A 2001 paper, commissioned by 4th Generation Warfare architects Paul Weyrich and William Lind, and authored by Catholic activist Eric Heubeck, offers a preview of what would become “cancel culture”:
“Our strategy will be to bleed this corrupt culture dry,” the document declares. “We will pick off the most intelligent and creative individuals in our society, the individuals who help give credibility to the current regime.” … “Our movement will be entirely destructive, and entirely constructive. We will not try to reform the existing institutions. We only intend to weaken them, and eventually destroy them…. We will maintain a constant barrage of criticism against the Left. We will attack the very legitimacy of the Left…. We will use guerrilla tactics to undermine the legitimacy of the dominant regime” (emphasis added).
Taken in the context of a 4th Generation “total war,” systematically “picking off” prominent figures is an effective way to shift cultural norms and mores. By conflating libertarian “molestation” of property with that of children and women — particularly when wielded against enemies such as immigrants, central bankers, and people deemed culturally transgressive—it is possible to effectively mobilize a wide swath of the population in service of the libertarian and right-wing agenda.
After all, who is willing to stand up in favor of “molestation?”
QAnon: Save The Children
One of the central narratives in the QAnon myth is that a cabal of Satanic pedophiles runs the world and drinks the blood of terrified children in order to obtain “adrenochrome,” enabling them to live forever. This is, of course, nonsense and a blatant recycling of the Blood Libel Myth.
While no one is sure of the exact origins of QAnon, by 2020 it had crawled from the sewer of obscure internet message boards to earn the endorsement of a long list of former military and intelligence professionals we cited in Part 4 of this series.
Michael Flynn has been deeply engaged in promoting QAnon and its many narratives, including pro-Trump missives penned by Archbishop Carlo Maria Viganò—an ally of Steve Bannon’s connected with the far-right Catholic faction Opus Dei. And Flynn is still promoting in QAnon in 2021, despite the fact that the last “Q” post was on December 8, 2020.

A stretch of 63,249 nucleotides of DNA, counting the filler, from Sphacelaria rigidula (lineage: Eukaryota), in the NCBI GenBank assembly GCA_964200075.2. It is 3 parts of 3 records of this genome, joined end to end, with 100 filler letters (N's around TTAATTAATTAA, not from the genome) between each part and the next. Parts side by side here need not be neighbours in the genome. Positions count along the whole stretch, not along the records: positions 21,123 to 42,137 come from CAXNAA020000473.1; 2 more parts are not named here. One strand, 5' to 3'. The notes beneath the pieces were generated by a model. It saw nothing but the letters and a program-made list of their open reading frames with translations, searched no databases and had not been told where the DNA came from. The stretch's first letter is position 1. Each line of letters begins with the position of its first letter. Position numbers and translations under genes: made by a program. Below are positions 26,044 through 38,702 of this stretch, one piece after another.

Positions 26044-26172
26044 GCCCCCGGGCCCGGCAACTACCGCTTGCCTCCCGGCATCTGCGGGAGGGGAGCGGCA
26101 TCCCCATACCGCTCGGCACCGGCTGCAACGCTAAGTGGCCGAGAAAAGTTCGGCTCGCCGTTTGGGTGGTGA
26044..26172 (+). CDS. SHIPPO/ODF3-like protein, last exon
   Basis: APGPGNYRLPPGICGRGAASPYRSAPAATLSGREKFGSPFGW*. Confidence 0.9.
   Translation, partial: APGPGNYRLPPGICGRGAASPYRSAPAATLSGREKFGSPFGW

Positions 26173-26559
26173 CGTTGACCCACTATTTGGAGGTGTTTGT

Investigations into QAnon have shown that Robert David Steele (video shown above) pushed the Pizzagate child sex abuse scandal as far back as 2016. Thomas Schoenberger, another person cited in investigations and linked to Flynn through mutual associates Nasser Kazeminy and Bijan Kian as far back as 2010, uses the alias “Thomas St. Germain”— a reference to “St. Germain,” the chief spiritual entity in the “I AM” cult movement.
Lisa Clapier, known as “SnowWhite7IAM” has also promoted “I AM” cult content, and was part of Occupy LA in 2011. Manuel Chavez III, known as “Defango,” worked with Schoenberger on an internet puzzle called Cicada 3301. Chavez also claims to have worked with Brittany Kaiser on the Obama campaign—before she joined Cambridge Analytica (see Part 1).
Both Steele and Clapier have promoted a two-part series of new-agey films called “Thrive” made by Foster Gamble, an heir to the Procter & Gamble fortune. The film made something of a splash when it premiered in 2011, but reviewers quickly found that it in addition to being new age woo nonsense, it was anti-Semitic libertarian propaganda that used LeFevre’s non-aggression principle as a cudgel against central banks and government alike.
QAnon combines LeFevre’s “I AM”, Freedom School, and Rampart teachings into a cultish one-size-fits-all religion—modeled on the Discordianism created by LeFevre’s student Kerry Thornley in 1963, and pushed by Flynn and a network of former military and intelligence officials.
And it’s all born from a decades-long grudge rooted in rage over Roosevelt’s New Deal and the departure from the gold standard.
Continued in Part 6: The Bet
This is part five of a six part series that aims to provide historical context for the events that took place on January 6th. Please follow me on Twitter for subsequent updates as they become available. Media inquiries for features, podcasts, and the like may be directed via email. For additional details on this research, please see this exhaustive documentation.